Jimmy, Jock, and Da – John Paton Sharp, as he was formally known – had returned from the mines. The rain turned the coal dust they always brought home with them into black streaks on their faces and work clothes. The three stood outside, scrubbing their hands, hair and faces in the rain before they, too, stripped down. They took their filthy clothing off and dumped them in the washtub by the back door, like they did every night, before heading upstairs for some clean clothes.
Bess, meanwhile, had commandeered her small army of children into getting supper on the table: fresh haddock, bannocks, crowdie cheese, potatoes, and turnips. She looked at the washtub and the drying rack and sighed. She would be up late tonight with the washboard. Laundry was hard to do when it rained: she had to wash the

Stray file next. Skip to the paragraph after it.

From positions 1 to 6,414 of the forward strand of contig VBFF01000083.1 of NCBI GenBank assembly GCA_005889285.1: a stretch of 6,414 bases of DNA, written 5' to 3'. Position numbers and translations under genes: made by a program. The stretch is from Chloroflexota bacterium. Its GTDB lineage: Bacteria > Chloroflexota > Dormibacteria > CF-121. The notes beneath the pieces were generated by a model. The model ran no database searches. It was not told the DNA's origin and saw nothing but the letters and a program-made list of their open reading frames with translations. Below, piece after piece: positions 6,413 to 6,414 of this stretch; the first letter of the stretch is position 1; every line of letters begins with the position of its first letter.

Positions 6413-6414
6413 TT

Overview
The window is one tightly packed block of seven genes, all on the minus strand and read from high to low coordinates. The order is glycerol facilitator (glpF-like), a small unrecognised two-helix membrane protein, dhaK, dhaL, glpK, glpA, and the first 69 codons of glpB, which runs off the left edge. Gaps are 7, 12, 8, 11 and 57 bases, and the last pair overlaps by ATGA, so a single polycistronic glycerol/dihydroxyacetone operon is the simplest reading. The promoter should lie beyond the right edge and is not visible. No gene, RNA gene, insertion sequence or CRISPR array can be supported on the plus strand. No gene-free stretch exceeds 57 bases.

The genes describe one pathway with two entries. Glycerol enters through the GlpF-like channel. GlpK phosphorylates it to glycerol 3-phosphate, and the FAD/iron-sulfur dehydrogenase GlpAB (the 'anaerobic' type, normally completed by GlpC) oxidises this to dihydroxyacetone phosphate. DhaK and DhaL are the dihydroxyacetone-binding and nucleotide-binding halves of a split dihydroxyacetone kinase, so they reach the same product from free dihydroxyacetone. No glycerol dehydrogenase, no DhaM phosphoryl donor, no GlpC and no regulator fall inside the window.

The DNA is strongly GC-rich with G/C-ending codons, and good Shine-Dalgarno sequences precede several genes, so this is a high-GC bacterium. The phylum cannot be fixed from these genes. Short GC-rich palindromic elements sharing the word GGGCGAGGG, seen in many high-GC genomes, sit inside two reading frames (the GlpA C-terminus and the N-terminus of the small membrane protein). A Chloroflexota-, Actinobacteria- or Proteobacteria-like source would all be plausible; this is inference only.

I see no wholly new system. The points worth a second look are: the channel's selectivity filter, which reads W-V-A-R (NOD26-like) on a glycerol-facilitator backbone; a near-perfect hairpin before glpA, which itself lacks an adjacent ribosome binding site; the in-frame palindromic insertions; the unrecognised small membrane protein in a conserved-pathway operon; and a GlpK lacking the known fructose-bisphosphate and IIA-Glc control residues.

clothes at night and dry them on the rack overnight instead of washing them in the morning and hanging them outside. The children’s wet clothes would have to wait; work clothes came first.
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